Stateside yesterday, the weekly EIA report showed that crude inventories fell -1.4M barrels last week, less than half the -3.3M barrel draw the market had expected and that gas stocks rose by +2.9M barrels, compared with expectations for a drop of -1.7M barrel drop.

Ahead of the U.S open, gold prices are mostly steady in a range-bound overnight session, as a stronger dollar continues to weigh on upside momentum. Spot gold is up +0.1% at +$1,214.23 an ounce, having gained +0.2% Wednesday.

3. RBNZ Extra Cautious

Reserve Bank of New Zealand (RBNZ) Governor Orr left interest unchanged at +1.75% as expected, while moving the timing of any future increase to Q4 in 2020 from Q1 in the same year.

Assistant Governor McDermott indicated that the chance of a rate cut had increased and wanted the market to understand that they needed to see core-inflation above +2% for any rate hike. The direction of the next move could be “up or down,” he says. The cautious comments saw the NZD ($0.6650) weaken by -0.45% outright.

Elsewhere, the yield on 10-year Treasuries decreased -1 bps to +2.95%. In Germany, the 10-year Bund yield dipped -2 bps to +0.39%, while in the U.K, the 10-year Gilt yield also declined -2 bps to +1.299%.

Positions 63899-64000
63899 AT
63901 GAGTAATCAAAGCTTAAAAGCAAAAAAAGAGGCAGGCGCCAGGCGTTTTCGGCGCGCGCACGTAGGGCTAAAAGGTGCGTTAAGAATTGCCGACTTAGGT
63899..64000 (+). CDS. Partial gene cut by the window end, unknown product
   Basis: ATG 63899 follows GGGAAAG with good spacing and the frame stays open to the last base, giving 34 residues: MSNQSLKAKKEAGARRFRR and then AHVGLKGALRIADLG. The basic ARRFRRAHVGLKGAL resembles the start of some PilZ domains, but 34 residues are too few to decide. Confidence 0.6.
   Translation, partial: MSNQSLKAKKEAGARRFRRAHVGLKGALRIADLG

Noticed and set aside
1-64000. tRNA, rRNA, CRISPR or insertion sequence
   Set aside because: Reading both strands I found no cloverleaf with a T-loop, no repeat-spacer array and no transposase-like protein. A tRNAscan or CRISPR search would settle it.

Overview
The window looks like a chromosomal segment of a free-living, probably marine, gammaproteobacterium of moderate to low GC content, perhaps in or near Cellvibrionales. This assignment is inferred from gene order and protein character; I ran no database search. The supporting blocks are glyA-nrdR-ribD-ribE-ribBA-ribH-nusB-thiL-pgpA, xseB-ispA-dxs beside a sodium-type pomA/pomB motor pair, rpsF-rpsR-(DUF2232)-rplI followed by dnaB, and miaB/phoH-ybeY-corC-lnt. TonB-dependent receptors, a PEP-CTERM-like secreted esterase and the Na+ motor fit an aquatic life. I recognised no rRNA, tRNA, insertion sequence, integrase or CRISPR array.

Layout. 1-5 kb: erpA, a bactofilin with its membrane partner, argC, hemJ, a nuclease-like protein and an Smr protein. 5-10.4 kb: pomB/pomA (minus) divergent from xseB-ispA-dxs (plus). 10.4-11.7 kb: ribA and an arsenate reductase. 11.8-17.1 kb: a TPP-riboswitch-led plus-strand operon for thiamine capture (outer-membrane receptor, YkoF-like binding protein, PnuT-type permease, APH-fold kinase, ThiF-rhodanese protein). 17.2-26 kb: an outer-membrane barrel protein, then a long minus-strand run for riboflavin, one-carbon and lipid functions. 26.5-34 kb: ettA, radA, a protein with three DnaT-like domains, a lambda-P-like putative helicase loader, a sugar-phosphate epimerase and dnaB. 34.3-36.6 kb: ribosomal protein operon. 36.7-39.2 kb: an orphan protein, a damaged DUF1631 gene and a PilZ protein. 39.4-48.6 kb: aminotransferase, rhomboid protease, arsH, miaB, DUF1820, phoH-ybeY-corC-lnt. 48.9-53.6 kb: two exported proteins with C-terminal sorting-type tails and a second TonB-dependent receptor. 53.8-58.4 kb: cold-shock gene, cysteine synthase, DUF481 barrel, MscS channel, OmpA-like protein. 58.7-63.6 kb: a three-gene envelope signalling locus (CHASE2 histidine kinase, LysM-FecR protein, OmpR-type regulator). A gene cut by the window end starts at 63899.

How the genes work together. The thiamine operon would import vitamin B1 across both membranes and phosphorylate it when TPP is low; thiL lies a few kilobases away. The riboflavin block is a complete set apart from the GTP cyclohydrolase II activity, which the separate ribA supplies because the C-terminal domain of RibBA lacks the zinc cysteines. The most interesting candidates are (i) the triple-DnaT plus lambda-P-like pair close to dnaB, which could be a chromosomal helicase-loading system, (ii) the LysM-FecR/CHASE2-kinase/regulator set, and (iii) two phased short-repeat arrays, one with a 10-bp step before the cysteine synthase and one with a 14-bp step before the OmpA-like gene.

4. Turkish lira loses another 3% outright

The Turkish lira has hit a new record low this morning as it weakens as much as -3% outright on souring relations with the U.S over the detention of an American pastor. USD/TRY is last up +2.3% at $5.3994, after it hit a record high of $5.4488 earlier.

EUR/USD (€1.1596) is holding below the €1.16 level as the techies continue to watch their significant support level at €1.15. A break opens the door for a possible test to €1.10 handle.

GBP (£1.2890) remains on the softer side on a ‘no-deal’ Brexit worries. The pair tested its 11-month low atop of £1.2850 earlier this morning.

USD/JPY (¥111.14) is a tad higher, but stable ahead of the U.S-Japan trade talks that begin in Washington later today.

RUB ($65.88) is weaker by -1%, testing its two-year low outright following the U.S State Department announcement on Russian sanctions related to a chemical agent being used in a U.K spy attack last March.

5. ECB economic bulletin highlight

According to the ECB in its regular economic bulletin released earlier this morning, the risks to global growth are growing.

“Downside risks to the global economy have intensified amid actions and threats regarding trade tariff increases by the United States and possible retaliation by the affected countries,” the ECB said in an assessment.

The ECB added that if all the threatened measures were to be implemented, the average U.S tariff rate would rise to levels not seen in the last 50-years.